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Operational Snippets

Thursday, 29 May 2014   (0 Comments)
Posted by: Author: Emmerentia Fischer
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Author: Emmerentia Fischer (SAIT Tax Executive Suite)

Bank detail verification

"The fraudulent changes to taxpayers’ banking details remain one of the biggest risks that the South African Revenue Service (SARS) has to deal with.” 

This statement from SARS resulted in SARS verifying any changes to banking details (registering, changing or verifying) thereof before updating the taxpayer’s banking profile.  Furthermore, if any refunds are due to the taxpayer, the refunds due will only be processed after your banking details are verified – as most of us are aware of.

Bank verification is therefore a thorn in many tax practitioners and taxpayers’ side.  Please ensure that the relevant material requirements in the guides are adhered to in every sense of the word.  "Registering or Changing of your banking detail” are one of the guides available in this regard.  In the event of a SARS official requesting information that are not included in the guides, please contact the team leader and/or branch manager of the SARS branch.

Single registration – Friend or foe?

One of the latest initiatives undertaken by SARS is the implementation of the "Single Registration”.  SARS will now have a single registration of a taxpayer across all taxes they pay and legal entities they are associated with.  What a great initiative! 

This initiative is in line with the TAA and SARS strategic plan for 2014.  The TAA provides the foundation for further and future modernisation and development of tax administration, including the development of a single registration system. 

On 12 May 2014 the Single Registration became reality (or nightmare) for tax practitioners and taxpayers across South Africa.  Due to the fact that there are always a lot of teething problems when implementing a new system, it came as no surprise that this is also applicable with regard to the implementation of the Single Registration.  The teething problems commences with the registration, amendments and verification form (RAV01) and none of us know yet where and/or when the teething problems will end.

E@zyfile Workshops

Schedules for E@zyfile workshops are available on SARS website.  SARS urges every E@zyfile user to attend the workshop at their closest branch.  This will empower the user to ensure the accuracy and completeness of the information submitted to SARS.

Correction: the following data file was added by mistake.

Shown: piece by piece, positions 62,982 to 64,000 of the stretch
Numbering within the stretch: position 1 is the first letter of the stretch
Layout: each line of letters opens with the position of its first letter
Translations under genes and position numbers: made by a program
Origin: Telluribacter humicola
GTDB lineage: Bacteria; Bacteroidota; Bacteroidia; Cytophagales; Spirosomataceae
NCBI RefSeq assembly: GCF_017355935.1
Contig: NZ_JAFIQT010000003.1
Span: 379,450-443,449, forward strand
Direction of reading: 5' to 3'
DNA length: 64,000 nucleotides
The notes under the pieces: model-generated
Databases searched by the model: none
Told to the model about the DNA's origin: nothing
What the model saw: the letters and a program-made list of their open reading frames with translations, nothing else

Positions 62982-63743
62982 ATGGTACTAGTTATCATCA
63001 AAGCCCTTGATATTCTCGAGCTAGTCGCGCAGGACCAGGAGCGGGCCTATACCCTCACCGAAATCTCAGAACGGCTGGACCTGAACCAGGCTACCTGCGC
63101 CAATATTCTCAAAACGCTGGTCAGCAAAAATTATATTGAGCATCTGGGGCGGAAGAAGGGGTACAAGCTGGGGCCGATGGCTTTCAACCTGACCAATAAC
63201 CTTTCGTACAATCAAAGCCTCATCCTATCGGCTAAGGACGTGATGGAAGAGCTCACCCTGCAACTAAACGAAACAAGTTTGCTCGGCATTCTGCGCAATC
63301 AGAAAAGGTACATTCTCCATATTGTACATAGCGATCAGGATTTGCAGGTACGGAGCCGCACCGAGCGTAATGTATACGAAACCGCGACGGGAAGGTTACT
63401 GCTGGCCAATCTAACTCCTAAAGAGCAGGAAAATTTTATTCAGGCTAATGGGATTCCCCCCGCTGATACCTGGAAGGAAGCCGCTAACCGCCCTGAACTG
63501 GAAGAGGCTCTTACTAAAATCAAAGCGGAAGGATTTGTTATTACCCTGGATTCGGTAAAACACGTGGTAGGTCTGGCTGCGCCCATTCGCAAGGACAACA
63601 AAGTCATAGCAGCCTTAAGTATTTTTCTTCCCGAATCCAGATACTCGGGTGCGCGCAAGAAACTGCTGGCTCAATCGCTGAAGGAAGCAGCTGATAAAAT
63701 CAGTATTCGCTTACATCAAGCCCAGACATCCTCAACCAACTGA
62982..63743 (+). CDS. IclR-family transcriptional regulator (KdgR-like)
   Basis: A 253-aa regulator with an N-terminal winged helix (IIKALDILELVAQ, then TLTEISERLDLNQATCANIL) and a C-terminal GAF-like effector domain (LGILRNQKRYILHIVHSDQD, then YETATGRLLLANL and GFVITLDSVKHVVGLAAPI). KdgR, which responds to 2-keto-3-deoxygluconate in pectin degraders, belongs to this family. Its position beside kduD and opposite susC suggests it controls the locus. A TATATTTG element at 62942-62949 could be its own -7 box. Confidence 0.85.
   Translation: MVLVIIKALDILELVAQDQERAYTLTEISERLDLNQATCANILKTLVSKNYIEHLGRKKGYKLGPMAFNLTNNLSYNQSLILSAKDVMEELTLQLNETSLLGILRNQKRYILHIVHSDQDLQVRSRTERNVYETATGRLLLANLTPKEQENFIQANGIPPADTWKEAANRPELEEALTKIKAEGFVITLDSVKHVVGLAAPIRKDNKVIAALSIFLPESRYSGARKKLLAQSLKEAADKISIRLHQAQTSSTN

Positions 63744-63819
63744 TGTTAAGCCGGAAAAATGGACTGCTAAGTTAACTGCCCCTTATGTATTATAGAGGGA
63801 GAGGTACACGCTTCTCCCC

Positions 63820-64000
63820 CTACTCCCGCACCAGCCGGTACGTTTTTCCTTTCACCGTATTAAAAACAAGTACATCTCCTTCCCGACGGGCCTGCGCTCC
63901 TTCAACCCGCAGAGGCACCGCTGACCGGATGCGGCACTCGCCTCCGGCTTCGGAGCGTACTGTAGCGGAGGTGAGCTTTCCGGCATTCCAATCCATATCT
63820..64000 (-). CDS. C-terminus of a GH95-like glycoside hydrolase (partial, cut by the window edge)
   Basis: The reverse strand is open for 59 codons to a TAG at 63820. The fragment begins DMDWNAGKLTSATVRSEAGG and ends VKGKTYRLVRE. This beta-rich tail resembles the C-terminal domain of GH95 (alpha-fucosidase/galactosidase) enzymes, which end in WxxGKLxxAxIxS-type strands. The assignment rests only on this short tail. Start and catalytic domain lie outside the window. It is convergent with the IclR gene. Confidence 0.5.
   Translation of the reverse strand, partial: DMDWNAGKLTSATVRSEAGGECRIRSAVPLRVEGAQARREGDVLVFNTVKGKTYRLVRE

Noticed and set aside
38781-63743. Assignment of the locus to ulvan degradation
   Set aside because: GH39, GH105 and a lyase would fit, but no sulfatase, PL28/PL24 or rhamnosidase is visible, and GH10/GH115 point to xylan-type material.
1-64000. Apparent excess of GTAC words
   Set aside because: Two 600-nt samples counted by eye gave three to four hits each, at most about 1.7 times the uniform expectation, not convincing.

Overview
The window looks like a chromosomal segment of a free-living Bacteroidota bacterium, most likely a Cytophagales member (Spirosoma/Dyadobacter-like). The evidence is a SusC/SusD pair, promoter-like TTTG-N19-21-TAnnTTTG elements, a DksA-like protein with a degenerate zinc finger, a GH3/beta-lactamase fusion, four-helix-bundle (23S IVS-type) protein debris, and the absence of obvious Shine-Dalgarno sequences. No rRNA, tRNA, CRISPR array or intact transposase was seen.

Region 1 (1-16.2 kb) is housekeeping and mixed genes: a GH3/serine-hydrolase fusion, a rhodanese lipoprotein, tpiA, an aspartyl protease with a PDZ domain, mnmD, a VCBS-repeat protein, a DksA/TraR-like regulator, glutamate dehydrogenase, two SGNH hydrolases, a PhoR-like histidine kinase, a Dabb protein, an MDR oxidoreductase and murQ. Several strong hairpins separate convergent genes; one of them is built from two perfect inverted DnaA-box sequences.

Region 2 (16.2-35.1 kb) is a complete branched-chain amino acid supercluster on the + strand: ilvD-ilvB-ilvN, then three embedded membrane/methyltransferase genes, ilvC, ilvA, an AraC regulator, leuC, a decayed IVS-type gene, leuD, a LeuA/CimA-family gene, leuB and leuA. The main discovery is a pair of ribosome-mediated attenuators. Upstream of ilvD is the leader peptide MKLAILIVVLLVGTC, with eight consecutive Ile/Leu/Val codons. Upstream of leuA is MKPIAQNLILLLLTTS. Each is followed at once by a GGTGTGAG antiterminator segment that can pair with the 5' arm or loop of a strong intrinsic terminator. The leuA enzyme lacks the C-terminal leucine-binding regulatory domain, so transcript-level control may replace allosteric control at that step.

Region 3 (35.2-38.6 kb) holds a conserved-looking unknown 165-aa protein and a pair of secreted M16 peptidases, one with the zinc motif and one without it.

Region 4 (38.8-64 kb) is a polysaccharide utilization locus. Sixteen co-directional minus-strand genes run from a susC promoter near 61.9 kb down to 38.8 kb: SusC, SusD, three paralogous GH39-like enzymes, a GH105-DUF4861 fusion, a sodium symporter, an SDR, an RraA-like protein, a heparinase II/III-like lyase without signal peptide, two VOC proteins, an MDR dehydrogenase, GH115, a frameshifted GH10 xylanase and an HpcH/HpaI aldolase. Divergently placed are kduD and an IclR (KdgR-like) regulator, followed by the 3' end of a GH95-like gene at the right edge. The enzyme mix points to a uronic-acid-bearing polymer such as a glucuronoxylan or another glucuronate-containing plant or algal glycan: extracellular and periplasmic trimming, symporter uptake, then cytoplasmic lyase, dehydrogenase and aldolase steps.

Public Officer and responsibility for tax matters

The accountability of the public officer has once again came under the spotlight with the introduction of the Single Registration.  SARS wants to re-establish the chain of trust from the boardroom to the public officer and from the public officer to the tax practitioner.  SARS’ aim is to be able to pinpoint the accountability with regard to tax returns hence the initiative from SARS to request the update of the registered representative of every legal entity. 

Who is this registered representative?  The registered representative is regarded as a natural person that is appointed with full rights to act on behalf of another legal entity as it relates to all dealings or interactions with that legal entity.  The following capacities are regarded as authorised representatives:  public officers, main partner, main trustee, treasurer or administrators.

Even though the tax practitioner is handling the legal entity’s tax affairs in terms of the engagement letter entered into, the accountability of the accuracy and completeness of the information submitted to SARS will be fair and square on the shoulder of the public officer. 

Single registration and Third party data

Once all the new changes on SARS’ system with regard to Single Registration have come into effect SARS’ system will be linked to i.e. Companies and Intellectual Property Commission (CIPC).  If a company is registered with the CIPC, it will automatically be registered with SARS for company income tax purposes.

As part of the Single registration process SARS will be able to "clean up” their system to ensure the permanent information, which includes the public officer details, agrees to the information per CIPC.



Section 240A of the Tax Administration Act, 2011 (as amended) requires that all tax practitioners register with a recognized controlling body before 1 July 2013. It is a criminal offense to not register with both a recognized controlling body and SARS.

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